Photographer Alex Majoli has for years worked in some of the world's most unsettled regions, crafting powerful portraits of the lives of men, women and children in places like war-torn Afghanistan, post-genocide Rwanda, and the poverty-ravaged favelas of Rio. But Majoli recently turned his lens on a world unlike any he'd chronicled before -- namely, the tightly managed, downright secretive world behind the scenes of an acclaimed American TV show. The photographs seen here, made on the set of AMC's Mad Men during filming of its final season, are the result of a full day spent with the show's cast and crew. That Majoli was able to spend as much time as he did documenting what happens on a set as rigidly and famously controlled as Mad Men's -- before and after the cameras roll -- constitutes something of an entertainment coup.
"The whole shoot was fascinating," Majoli told Lightbox. "[The show's creator] Matthew Weiner is so meticulous in his job that you want to be equally diligent. It's all about trust -- the more trust you receive, the more responsible you feel to give it your very best.
"It was a privilege to be there," he continues, "but in a sense I only really realized that at the end of the day, driving back to my hotel. I had been concentrating so hard on not invading 'the environment' of the set, and was working so hard to make strong photos that would not reveal the storyline for the next season, that I was sort of oblivious to how fortunate I was to even be there."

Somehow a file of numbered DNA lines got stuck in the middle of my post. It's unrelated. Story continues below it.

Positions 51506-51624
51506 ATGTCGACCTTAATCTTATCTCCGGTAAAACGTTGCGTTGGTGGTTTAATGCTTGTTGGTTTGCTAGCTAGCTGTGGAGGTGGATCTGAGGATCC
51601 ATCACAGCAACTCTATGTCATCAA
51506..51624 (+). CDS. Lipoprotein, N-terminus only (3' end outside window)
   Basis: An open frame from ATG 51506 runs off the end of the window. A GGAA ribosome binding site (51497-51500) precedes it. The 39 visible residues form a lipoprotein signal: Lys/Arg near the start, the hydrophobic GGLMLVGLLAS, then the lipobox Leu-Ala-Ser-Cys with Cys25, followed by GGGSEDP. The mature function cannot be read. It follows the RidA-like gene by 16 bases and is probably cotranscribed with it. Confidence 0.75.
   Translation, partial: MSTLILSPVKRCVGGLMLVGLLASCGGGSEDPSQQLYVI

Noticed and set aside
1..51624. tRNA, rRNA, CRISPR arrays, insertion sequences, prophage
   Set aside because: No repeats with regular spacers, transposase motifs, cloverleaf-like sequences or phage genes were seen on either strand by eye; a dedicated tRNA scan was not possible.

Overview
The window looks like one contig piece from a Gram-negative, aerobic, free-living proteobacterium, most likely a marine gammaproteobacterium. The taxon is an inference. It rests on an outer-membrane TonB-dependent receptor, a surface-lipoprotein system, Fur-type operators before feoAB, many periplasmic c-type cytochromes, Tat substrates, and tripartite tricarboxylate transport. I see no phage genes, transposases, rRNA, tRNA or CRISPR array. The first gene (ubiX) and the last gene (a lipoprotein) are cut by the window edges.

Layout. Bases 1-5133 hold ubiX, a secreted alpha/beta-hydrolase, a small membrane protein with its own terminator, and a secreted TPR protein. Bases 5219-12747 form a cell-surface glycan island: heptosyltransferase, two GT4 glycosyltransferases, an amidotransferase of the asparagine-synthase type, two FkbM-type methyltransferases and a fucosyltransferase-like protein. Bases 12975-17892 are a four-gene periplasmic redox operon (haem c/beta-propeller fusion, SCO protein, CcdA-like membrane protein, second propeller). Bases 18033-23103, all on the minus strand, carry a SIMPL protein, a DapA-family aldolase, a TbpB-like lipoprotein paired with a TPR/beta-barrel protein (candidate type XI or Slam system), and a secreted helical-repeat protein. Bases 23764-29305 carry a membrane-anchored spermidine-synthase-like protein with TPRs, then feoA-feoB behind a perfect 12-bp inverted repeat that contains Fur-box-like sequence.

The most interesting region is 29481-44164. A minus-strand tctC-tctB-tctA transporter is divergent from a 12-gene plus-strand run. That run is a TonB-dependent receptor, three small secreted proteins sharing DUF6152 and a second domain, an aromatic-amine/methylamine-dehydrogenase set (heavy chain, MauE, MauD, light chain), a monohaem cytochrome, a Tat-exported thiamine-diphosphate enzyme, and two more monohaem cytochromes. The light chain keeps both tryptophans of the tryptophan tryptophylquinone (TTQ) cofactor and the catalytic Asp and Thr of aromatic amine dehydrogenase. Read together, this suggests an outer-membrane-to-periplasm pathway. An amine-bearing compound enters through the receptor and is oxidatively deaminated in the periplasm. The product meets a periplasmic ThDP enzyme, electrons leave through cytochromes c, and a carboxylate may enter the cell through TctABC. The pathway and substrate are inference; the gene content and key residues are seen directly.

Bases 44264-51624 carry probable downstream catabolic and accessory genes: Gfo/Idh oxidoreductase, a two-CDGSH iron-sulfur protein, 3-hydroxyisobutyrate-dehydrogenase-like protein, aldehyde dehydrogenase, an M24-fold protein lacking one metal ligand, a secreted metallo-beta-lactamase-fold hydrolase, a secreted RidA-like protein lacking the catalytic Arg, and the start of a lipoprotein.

One seemingly small detail of the shoot, meanwhile -- considered in retrospect -- reveals just how open Weiner and the crew were to helping make Majoli's assignment a success.
"I work with flashes, and some people were bothered by them. But right away Matthew Weiner announced to the whole crew that I -- and my flashes, of course -- had full access. From that moment, not only was it easy for me to move around, but cameramen and others were curious about what kind of images I was making. As for the actors, they come on set when everything is ready and then leave immediately after the scene is done, so I didn't really interact with them very much at all."
In the end, Majoli's marvelous black and white portraits of Hamm, Moss, Hendricks, Slattery and the rest harken back to those long-ago years when photographers routinely chronicled the off-camera lives of the stars and, every once in a while, given enough time, came away with pure gold.
Alex Majoli is a photographer with Magnum
Ben Cosgrove is the editor of LIFE.com